Do more-important ministers survive for longer?

Since late last year, I’ve been working for the University of Copenhagen on a project on political survival and political comebacks. Denmark is an interesting place to be for those of us interested in political careers: the current government has become known for its numerous changes in personnel.

So, it’s apt that Jonathan Bright, Holger Döring and I have a new article about ministerial survival in West European Politics. We set out to investigate whether more-important ministers (like finance ministers and foreign ministers) were more likely to survive in government than less-important ministers (like arts or culture ministers, for example) and, analysing data from seven countries since the 1940s, we found that that more-important ministers have greater chances of survival. We suggest that this difference may be accounted for by increased screening of more-important ministers when they are being selected; by how dismissing these ministers reflects especially poorly on party leaders; by the potentially negative effects of these dismissals on governmental stability; and by the reduced relative attractiveness of non-ministerial career options for these individuals. We also find that there are two broad routes to ministerial exits from cabinet (exit with their parties and exit without them) and that a number of other factors (age, prior government experience and the size of the minister’s party) help to account for variation in ministerial survival.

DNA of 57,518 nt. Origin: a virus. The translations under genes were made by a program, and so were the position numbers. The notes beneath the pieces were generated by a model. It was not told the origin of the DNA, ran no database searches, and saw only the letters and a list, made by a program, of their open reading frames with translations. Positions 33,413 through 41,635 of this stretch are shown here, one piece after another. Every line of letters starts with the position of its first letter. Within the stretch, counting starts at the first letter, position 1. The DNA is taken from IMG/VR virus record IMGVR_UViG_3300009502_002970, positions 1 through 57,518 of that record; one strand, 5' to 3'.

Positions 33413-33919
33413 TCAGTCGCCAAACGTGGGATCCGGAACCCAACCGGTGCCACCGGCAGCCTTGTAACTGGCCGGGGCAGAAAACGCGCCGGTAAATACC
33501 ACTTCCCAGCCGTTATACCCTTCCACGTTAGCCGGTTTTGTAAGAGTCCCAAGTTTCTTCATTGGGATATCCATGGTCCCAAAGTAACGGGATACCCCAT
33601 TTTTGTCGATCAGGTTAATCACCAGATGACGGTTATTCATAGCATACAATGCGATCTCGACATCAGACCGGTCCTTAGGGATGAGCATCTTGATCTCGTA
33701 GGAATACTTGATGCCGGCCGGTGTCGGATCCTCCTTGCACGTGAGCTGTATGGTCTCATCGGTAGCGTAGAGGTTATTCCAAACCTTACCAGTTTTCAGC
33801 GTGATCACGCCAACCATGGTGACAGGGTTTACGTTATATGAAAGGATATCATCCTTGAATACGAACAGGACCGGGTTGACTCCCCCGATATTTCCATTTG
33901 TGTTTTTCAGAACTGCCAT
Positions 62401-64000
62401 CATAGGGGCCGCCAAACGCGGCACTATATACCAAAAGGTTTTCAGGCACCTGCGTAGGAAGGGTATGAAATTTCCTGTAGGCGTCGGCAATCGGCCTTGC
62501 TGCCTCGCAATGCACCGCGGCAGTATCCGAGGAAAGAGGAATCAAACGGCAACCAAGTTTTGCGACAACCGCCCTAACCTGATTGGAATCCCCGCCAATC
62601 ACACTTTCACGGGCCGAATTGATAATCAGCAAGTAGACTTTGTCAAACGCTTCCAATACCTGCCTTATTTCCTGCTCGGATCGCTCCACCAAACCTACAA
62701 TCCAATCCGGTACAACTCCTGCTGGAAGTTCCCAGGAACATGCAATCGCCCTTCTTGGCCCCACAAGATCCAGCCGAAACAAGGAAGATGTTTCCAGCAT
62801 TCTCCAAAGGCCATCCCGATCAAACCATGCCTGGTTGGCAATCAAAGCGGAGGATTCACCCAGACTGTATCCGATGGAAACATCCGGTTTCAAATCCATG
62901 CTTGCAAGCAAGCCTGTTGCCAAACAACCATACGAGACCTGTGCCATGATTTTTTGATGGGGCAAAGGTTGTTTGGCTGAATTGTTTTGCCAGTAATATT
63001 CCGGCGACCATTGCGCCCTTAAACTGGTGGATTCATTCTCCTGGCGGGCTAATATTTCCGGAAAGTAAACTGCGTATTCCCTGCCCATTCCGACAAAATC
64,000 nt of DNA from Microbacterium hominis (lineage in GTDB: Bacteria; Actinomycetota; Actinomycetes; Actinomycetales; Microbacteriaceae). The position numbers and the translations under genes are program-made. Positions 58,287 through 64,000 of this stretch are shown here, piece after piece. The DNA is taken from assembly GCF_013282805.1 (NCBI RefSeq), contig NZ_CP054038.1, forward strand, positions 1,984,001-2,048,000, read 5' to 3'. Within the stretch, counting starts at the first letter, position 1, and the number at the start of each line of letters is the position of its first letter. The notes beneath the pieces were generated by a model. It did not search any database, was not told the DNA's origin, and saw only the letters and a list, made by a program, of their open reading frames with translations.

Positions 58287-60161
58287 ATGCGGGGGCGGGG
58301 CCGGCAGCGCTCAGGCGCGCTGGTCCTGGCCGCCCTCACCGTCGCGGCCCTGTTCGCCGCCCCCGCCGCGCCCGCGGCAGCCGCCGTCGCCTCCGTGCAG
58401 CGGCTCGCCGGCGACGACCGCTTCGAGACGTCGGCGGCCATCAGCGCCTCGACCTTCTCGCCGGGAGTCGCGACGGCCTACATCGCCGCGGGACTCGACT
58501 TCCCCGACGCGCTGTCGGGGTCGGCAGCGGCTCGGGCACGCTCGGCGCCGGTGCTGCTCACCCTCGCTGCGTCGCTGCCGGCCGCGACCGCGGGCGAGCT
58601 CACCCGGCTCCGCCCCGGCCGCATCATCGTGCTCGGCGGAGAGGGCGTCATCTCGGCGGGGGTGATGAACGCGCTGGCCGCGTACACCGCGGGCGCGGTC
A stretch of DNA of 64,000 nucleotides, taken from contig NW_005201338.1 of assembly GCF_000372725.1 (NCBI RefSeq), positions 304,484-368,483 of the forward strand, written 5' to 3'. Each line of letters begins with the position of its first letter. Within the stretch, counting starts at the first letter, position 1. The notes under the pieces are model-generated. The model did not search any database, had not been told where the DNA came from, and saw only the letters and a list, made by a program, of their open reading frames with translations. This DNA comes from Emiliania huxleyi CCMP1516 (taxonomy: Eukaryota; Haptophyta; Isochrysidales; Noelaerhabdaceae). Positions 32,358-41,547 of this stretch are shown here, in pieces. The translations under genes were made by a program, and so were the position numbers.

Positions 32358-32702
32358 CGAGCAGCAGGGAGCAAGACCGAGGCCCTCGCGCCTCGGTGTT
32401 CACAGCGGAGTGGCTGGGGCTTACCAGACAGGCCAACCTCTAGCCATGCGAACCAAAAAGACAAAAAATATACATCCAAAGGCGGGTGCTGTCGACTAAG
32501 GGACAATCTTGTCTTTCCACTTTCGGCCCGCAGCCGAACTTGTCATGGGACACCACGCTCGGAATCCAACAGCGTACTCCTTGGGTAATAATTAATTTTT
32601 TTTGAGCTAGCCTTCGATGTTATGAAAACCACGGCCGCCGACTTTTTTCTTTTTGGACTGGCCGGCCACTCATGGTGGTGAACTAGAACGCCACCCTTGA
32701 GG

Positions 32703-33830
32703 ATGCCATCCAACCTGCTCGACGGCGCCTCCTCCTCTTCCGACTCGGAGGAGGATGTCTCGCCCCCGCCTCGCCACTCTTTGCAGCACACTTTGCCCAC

Edit: Jon also has a post on this article over at his website.

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One thought on “Do more-important ministers survive for longer?

  1. Pingback: Measuring Ministerial Career Dynamics | Dr Jonathan Bright

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